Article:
Originally printed May 24, 2011.
To provide some perspective for the Press-Citizen's four-day series on the Iowa City School District, I turned to Ross Wilburn, director of equity for the district and an member of the Iowa City Council.
The following is an edited account of our conversation.
» JCC: A few years ago, the Iowa Department of Education cited the district because it determined that Roosevelt Elementary was racially and socio-economically isolated. The board and administration responded by opening Borlaug Elementary and ensuring that such demographics are considered when drawing the new boundary lines. But the 2009 discussion about Roosevelt not only impacted the immediate Miller-Orchard neighborhood, but it also contributed directly to last year's redistricting debates. Did the state require the district to take this level of action?
RW: The state and federal governments put a number of goals out there, but they also recognize that these types of issues will continue to challenge a district. They just want to make sure that we are addressing these issues.
They want to make sure that -- whenever the district is making a decision about constructing a new building, redrawing a school boundary or making changes to the feeder system -- we consider the effects on the racial and socio-economic makeup of the schools. They want to make sure such conversations are taking place.
» JCC: How is the district dealing with the federal civil rights compliance review that found the district has a disproportionate number of black students in special education?
RW: Since 2008, after being notified by the state about the problem, the district has been working with the state to look at the data to evaluate the assessment process for all students.
We've also implemented some universal screening and early intervention programs. That's helped address some of our instructional decision-making to ensure all students are benefiting from certain early supports, education strategies and assessments.
» JCC: One of the district's goals is to ensure that every school in the district offers similar educational opportunities. Does that close the door to individualized instruction at one school and not at other schools?
RW: You have to remember that my focus is equity; it isn't education. I'm looking at statutory issues and law. And equity -- or equality -- requires different approaches to different things.
Equity can mean "equal and the same." But it also refers to efforts to address historically disadvantaged populations and to provide resources and training to help them fulfill the district's mission by becoming responsible and independent learners.
With the GAP school programs, for example, we are trying to provide certain additional supports for low income and low achieving students -- guided reading, math and science resources, etc. That means we're providing resources that aren't going to be the same at every school.
It's a tension that has to be decided at the local level -- by the school board and by the community.
» JCC: How do you think the district can best move forward after last year's redistricting debates?
RW: We need people to step forward, to get engaged in the process and to run for School Board. It will be important to have a good deal of diversity on the School Board. I'm not just talking about race. But a diversity of ideas, temperament and expertise. The board will need to be willing to approach these problems for the benefits of all students in the community.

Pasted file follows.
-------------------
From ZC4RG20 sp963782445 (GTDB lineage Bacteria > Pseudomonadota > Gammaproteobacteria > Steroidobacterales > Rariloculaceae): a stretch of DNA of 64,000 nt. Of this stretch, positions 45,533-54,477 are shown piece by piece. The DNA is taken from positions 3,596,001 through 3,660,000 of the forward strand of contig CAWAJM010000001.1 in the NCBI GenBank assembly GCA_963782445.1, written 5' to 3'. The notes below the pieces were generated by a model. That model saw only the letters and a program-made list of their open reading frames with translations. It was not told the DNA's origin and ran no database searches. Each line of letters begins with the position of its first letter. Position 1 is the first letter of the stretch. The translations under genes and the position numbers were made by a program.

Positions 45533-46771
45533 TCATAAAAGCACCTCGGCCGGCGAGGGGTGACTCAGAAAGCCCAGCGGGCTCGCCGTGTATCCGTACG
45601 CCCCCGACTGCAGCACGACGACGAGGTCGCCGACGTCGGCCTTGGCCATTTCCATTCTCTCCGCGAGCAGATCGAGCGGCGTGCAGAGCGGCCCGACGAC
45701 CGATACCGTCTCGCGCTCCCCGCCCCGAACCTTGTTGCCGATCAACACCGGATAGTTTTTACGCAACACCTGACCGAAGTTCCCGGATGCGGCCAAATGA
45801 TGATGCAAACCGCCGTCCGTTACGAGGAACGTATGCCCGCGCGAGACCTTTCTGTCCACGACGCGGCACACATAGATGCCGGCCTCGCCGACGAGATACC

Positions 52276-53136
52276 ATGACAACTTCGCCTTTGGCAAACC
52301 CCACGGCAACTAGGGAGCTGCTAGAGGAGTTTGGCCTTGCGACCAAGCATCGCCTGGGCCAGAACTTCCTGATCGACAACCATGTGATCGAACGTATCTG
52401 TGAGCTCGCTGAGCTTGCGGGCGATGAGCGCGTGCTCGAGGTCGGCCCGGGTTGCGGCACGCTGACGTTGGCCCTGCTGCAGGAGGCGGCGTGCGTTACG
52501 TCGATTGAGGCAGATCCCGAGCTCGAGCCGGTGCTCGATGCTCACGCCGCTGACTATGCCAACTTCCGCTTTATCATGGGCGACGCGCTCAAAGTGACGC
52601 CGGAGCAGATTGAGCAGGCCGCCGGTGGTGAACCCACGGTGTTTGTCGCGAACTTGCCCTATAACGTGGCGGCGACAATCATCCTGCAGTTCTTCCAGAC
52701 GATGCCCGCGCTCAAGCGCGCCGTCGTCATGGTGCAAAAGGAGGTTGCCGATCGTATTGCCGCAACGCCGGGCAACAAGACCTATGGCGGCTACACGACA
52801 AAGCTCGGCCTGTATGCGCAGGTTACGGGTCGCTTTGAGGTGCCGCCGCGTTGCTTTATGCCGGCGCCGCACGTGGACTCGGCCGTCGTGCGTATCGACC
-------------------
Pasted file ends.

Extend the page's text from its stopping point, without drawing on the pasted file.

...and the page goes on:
It's also important to get people to come out and vote in this election -- whether they have children in the district or not -- and not to wait until there is a hard issue in front of them.
You see the same thing at City Council meetings. The meetings will be packed during discussions of hard issues. But budget time is also a critical time, and few people come to the budget hearings -- even though those hearings have tremendous impact on what happens in town and what projects get funded in terms of infrastructure and other issues.
It's hard to be involved and informed on every issue. But that's why you have to take advantage of staff and experts.
It's also important to not assume that X percentage of free and reduced lunch rates means a certain level of bullying/violence/trouble/low achievement are present. We have been and always will be a high achieving district, despite the FRL numbers. If we can rally around the importance of educating all our students, provide support for those with life's challenges and draw upon the strength of all that diversity can present to us, we will become an even stronger community.
» JCC: Given your position in both Iowa City government and district administration, how could relations improve between the city and school district?
RW: The Iowa City Council is another area in which some folks need to come forward.
There are challenges involving the question of where affordable housing options are constructed and made available in the community. I've long been a supporter of inclusionary zoning as a way to try and diversify all of the neighborhoods in the city, but we can't seem to get agreement about that particular issue. And that's a struggle.
The planning staff does try to keep in touch with the issues related to where the new buildings will go. And I try to keep the administrators aware of certain development projects that are in the works.
The district's boundary committee struggled with that. But they also were looking to take ownership of all the youth in our community -- which is in line with the district's mission.
Press-Citizen Opinion editor Jeff Charis-Carlson can be contacted at email@example.com.